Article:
Indigenous Sovereignty Week – November 14-20, 2011

Indigenous Sovereignty Week – November 14-20, 2011

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October 14, 2011

Defenders of the Land is once again calling all organizers for Indigenous Sovereignty Week!

Now its third year running, ISW is a Canada-wide event that focuses on educating the public about Indigenous issues and building relationships in support of the struggle for Indigenous rights in Canada. The annual event was initiated by Defenders of the Land, a growing network of Indigenous Communities united in land struggle.

The theme of this year’s Indigenous Sovereignty Week, scheduled for Nov. 14-20, 2011, is “Celebrating community victories”.

For information and support, please email Defenders of the Land at defendersoftheland(at)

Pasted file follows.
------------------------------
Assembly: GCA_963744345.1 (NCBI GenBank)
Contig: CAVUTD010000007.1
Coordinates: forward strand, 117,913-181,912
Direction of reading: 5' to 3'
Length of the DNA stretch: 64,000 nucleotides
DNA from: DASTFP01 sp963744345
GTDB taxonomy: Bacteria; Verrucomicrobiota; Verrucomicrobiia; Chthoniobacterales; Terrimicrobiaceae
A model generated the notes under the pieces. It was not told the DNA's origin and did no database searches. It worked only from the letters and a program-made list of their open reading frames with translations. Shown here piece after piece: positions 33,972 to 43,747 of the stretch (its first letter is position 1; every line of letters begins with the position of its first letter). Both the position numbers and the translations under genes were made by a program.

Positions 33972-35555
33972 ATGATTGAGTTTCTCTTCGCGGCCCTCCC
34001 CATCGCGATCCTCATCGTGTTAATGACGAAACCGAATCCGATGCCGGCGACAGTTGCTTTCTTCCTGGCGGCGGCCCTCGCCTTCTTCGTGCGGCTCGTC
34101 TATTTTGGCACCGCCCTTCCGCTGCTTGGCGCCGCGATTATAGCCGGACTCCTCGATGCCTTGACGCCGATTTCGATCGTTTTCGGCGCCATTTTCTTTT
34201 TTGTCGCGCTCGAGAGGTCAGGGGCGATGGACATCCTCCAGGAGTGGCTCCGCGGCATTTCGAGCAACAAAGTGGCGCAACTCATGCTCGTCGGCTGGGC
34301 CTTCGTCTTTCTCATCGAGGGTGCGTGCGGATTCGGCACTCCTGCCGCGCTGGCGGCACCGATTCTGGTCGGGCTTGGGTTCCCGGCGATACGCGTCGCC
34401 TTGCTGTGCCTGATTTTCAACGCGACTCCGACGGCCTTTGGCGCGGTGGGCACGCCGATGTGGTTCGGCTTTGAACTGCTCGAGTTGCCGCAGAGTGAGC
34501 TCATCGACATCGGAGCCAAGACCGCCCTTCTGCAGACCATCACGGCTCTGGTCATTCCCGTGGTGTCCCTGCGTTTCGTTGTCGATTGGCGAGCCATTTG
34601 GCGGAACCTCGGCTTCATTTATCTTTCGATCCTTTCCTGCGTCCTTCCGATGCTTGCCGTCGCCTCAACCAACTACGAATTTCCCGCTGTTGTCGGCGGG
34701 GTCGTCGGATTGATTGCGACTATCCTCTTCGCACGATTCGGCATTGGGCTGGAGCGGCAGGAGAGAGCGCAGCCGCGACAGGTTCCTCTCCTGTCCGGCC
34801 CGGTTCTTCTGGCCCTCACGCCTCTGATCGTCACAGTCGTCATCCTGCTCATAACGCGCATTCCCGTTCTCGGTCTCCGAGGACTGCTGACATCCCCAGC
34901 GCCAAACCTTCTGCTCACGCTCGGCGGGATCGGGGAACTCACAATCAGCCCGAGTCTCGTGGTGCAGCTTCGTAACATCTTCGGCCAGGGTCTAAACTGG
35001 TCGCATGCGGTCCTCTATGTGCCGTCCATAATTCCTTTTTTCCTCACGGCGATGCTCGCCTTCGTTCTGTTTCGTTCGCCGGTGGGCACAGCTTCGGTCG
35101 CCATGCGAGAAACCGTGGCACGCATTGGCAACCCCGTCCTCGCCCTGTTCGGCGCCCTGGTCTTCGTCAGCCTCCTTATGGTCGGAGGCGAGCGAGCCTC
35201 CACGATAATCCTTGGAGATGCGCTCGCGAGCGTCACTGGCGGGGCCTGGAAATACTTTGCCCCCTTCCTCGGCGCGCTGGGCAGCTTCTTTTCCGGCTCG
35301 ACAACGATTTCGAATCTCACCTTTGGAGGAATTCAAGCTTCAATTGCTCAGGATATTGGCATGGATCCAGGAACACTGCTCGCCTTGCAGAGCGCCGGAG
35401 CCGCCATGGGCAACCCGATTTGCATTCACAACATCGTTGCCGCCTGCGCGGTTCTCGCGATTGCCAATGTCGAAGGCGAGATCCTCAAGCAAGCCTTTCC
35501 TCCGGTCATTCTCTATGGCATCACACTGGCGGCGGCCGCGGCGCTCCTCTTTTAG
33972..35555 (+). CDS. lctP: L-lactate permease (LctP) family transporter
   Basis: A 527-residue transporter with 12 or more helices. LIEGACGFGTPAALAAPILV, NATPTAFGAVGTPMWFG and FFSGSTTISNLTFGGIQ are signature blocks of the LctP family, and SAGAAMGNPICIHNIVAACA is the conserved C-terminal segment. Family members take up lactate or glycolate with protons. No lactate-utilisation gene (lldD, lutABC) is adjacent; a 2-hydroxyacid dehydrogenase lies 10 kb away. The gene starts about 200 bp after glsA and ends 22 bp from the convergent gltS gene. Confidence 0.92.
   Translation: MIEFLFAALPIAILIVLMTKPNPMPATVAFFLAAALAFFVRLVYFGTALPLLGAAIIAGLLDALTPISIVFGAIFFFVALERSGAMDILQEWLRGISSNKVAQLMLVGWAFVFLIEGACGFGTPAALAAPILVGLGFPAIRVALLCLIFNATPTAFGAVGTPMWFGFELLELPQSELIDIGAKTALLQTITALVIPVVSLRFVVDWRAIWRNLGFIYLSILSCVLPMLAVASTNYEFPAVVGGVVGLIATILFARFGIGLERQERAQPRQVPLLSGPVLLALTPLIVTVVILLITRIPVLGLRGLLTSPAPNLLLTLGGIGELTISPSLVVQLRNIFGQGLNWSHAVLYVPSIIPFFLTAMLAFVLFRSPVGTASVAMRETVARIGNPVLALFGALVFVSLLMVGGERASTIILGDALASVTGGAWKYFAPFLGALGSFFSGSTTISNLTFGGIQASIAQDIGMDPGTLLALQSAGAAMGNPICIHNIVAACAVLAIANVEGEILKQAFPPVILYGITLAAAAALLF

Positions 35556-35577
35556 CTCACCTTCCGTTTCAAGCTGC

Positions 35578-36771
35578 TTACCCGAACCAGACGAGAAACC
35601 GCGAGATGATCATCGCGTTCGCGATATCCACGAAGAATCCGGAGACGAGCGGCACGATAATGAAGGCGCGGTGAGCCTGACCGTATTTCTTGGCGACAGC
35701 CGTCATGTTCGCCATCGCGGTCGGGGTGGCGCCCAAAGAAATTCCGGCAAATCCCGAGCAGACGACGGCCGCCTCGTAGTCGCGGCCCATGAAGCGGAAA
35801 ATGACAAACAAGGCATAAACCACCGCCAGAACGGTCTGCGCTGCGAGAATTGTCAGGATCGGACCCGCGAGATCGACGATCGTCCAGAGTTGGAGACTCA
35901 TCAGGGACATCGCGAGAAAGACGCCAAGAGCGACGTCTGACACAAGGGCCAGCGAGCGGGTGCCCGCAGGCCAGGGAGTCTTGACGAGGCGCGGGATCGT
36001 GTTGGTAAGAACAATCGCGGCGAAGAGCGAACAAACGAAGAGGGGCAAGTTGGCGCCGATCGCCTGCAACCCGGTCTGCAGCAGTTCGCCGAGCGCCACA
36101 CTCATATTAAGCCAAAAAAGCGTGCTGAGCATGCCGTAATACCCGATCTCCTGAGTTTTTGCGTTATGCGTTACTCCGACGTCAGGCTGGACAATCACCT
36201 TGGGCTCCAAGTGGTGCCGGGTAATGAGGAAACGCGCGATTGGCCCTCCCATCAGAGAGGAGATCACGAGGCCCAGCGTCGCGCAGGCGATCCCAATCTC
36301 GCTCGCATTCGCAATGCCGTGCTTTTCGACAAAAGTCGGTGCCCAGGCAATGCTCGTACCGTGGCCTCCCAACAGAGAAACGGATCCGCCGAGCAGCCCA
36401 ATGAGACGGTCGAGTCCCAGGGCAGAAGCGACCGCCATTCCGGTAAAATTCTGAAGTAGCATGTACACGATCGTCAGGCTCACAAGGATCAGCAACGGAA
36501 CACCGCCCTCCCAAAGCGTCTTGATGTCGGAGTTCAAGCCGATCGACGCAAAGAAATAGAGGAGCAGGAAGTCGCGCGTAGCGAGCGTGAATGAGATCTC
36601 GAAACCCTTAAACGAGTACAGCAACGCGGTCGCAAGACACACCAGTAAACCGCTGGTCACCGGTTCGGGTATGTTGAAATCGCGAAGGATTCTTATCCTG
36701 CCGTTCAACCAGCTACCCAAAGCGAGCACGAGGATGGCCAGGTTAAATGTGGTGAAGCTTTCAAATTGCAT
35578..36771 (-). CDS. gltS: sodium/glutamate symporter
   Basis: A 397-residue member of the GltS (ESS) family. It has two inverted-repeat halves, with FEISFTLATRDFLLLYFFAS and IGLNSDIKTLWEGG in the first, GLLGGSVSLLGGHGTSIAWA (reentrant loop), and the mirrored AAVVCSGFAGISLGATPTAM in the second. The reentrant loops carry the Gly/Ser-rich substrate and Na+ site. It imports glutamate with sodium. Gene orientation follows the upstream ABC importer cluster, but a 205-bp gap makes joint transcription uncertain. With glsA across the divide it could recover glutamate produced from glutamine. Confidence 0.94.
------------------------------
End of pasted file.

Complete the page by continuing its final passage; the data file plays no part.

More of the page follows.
Indigenous Sovereignty Week 2011

Celebrating community victories – standing up to the Harper threat

Indigenous Sovereignty Week 2011, scheduled for Nov. 14-20, will be the third annual week of educational events on Indigenous issues called by Defenders of the Land, a network of First Nations in land struggle. This year we call on communities and supporters to celebrate, remember, and learn from community victories, recent and historic, while looking forward to discuss how best to organize against the threat to Indigenous Peoples posed by Harper’s anti-Indigenous rights agenda.

This last year has seen important victories and milestones for Indigenous Peoples across Canada. Here are some, but not all, of them:

* The Mitchikanibikok Inik (Algonquins of Barriere Lake) got Cartier Resources to stop mining exploration on their territory
* Grassy Narrows First Nation won a significant court victory saying that the province cannot authorize clearcutting and other activities on part of Treaty 3 lands if they infringe Treaty harvesting Rights.
* In a historic referendum, Kitchenuhmaykoosib Inninuwug First Nation voted 96% in favour of rejecting industrial development of the Big Trout Lake watershed, and to specify a protocol by which consent must be given for industrial development outside the watershed.